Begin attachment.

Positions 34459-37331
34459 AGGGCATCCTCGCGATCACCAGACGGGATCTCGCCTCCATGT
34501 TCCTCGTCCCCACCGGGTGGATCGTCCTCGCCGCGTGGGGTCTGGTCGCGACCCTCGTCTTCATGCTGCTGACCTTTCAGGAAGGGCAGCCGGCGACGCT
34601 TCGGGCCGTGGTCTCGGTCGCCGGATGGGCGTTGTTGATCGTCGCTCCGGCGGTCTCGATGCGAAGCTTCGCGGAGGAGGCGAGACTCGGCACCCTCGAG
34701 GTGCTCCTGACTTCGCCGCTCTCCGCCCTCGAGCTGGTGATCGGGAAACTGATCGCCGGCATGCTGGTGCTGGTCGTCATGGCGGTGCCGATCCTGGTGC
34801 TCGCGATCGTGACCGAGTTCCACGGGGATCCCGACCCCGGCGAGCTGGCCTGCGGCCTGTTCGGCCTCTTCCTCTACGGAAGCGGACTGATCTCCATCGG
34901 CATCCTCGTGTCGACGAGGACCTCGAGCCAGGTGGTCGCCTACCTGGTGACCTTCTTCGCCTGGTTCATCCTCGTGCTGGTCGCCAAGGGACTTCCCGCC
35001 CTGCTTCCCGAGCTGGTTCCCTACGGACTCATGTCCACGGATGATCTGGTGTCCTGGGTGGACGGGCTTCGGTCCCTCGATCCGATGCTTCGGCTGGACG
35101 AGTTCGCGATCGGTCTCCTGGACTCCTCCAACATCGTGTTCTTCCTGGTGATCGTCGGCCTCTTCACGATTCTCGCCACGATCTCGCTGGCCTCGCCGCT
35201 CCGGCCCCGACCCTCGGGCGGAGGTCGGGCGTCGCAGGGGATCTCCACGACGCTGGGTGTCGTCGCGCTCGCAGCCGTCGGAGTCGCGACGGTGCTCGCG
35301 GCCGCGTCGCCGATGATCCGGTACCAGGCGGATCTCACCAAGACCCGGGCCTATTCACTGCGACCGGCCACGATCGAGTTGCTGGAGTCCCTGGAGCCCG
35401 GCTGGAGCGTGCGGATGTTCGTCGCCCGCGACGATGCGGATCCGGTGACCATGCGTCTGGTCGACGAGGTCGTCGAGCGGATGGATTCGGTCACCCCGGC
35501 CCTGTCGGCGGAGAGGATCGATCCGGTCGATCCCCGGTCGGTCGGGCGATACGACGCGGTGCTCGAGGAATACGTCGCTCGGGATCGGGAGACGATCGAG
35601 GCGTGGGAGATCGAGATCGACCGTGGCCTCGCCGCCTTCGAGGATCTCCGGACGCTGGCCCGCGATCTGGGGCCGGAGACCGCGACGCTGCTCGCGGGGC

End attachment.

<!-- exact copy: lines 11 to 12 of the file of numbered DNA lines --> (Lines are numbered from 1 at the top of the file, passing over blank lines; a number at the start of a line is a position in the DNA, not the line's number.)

35301 GCCGCGTCGCCGATGATCCGGTACCAGGCGGATCTCACCAAGACCCGGGCCTATTCACTGCGACCGGCCACGATCGAGTTGCTGGAGTCCCTGGAGCCCG
35401 GCTGGAGCGTGCGGATGTTCGTCGCCCGCGACGATGCGGATCCGGTGACCATGCGTCTGGTCGACGAGGTCGTCGAGCGGATGGATTCGGTCACCCCGGC